Best on Screen in 2016


Our vote goes to Florence Foster Jenkins, directed by Stephen Frears. Meryl Streep plays Foster Jenkins, a wealthy socialite and music society patron in mid-1940s New York. She’s also an amateur operatic soprano — despite lacking any sense of rhythm, pitch, tone or even knowing how to pronounce clearly.

Frears crafts a nuanced, morally ambiguous film that is at turns hilarious and moving. Streep first opening her mouth to sing was one of the funniest moments we saw on screen this year. The score is by the magnificent Alexandre Desplat, and music supervision by Karen Elliot.

Rent it now on iTunes. The soundtrack album is available to stream or download.

Special mentions to Whit Stillman’s witty, bitchy adaptation of Jane Austen’s Love & Friendship, and Taika Waititi’s charming Hunt for the Wilderpeople.


And the winner is Ron Howard’s The Beatles: Eight Days a Week. This is a magnificently crafted film about the Beatles’ touring years, from their performances at the Cavern Club in Liverpool to their final concert in 1966 at Candlestick Park in San Francisco.  The archival footage has been beautifully restored,  both in its visual and sound quality, and the film provides a window into a fascinating time.

The Beatles were an unprecedented global phenomenon. They were lovable, cheeky lads. They were unusually assured musicians and vocalists. They shared an inextricable bond and an indefatigable drive. And they were only in their early 20s. Eight Days a Week is required viewing not only for Beatles’ fans but for anyone interested in the rise of pop celebrity and the development of pop musicians from songsters to conceptual artists.

Rent it now on iTunes.

Special mentions to 2  unbearably powerful Australian films: Jen Peedom’s Sherpa,  and Eva Orner’s Chasing Asylum.


The Crown, the victorious, happy and glorious 10-part original Netflix series, is the honourable recipient of our gong. It is the most expensive TV drama ever made, costing more than $100m, but not a cent has been wasted. All the elements come together beautifully — acting, writing, music and direction — to create a satisfyingly aesthetic experience as well as an engrossing story. Who would have thought the monarchy could be so damn compelling!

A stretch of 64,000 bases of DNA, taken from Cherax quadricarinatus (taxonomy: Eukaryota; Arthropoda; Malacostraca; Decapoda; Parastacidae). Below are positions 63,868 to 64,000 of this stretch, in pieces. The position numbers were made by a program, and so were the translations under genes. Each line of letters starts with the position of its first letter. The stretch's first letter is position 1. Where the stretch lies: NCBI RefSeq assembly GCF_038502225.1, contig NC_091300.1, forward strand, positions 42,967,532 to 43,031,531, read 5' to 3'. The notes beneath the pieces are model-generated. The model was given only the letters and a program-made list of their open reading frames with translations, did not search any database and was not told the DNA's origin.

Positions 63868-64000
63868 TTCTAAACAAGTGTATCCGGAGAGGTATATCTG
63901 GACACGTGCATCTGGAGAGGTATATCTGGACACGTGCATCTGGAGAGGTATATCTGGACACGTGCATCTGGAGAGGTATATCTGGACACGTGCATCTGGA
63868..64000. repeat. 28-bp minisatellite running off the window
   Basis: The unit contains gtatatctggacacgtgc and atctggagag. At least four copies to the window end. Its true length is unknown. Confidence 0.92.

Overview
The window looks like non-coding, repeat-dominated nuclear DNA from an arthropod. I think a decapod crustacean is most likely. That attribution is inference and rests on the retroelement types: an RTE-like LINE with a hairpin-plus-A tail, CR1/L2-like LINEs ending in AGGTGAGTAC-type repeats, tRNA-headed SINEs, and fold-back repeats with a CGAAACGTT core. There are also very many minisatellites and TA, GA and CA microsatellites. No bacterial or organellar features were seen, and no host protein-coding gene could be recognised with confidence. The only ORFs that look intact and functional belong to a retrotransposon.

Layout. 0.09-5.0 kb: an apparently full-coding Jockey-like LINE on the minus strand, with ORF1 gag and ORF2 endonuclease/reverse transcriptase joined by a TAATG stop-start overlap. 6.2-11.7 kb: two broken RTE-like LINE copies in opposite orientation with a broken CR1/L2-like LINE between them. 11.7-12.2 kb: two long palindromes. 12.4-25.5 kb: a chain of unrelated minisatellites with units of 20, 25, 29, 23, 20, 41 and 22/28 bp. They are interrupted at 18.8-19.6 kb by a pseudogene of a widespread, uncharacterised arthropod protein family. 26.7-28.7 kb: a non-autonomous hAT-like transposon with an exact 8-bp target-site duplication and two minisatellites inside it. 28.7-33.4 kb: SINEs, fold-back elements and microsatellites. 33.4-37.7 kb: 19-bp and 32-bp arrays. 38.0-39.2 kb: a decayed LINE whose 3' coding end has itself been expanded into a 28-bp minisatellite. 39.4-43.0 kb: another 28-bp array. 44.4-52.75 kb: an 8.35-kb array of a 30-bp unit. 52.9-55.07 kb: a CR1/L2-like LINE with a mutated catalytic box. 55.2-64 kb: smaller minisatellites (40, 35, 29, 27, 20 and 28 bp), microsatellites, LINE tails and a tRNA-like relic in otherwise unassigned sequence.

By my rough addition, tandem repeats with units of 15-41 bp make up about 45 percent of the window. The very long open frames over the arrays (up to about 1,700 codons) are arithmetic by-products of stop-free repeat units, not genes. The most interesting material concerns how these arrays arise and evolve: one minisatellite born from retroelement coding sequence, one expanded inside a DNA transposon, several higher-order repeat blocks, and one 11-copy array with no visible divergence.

Rupert Gregson-Williams provides the exquisite score, and Hans Zimmer a suitably majestic theme.

The Crown streams on Netflix. The soundtrack is available here.

Special mention shoutouts to HBO’s disturbing The Night Of, and another imaginative Netflix original, Stranger Things.


This goes to the brilliant Soundbreaking — one of the best music documentary series we’ve ever seen. It examines a century’s worth of innovation and experimentation in music, and gives an insider’s look at the genesis of new sounds and recording techniques. We hear songs in a whole new way.

Soundbreaking tells its stories through an intelligent selection of interviews with, and archival footage of, the music industry’s most celebrated recording artists, record producers and pioneers.

Rent it on iTunes.


  • Biggest TV Let-Down of the Year Award: Baz Luhrmann’s The Get-Down
  • Film Stinker of the Year Award: Sacha Baron-Cohen’s turgid Grimsby
  •  Best Re-versioning of a TV Theme Released Before the Original Award: Luke Million for his cheeky viral take on the Stranger Things theme
  • Best Use of Beatles’ Music in a Kids TV Show Award: Josh Wakely’s Beat Bugs
  • Best TV Score Composed for One Guitar Award: Bryony Marks for Barracuda (featuring Shane O’Mara)

Strange Loops is a blog that celebrates the mysterious power of words, music, dance and the moving image. Each month or so we present a roundup of the best of what we're reading, what we're viewing and what we're listening to right now.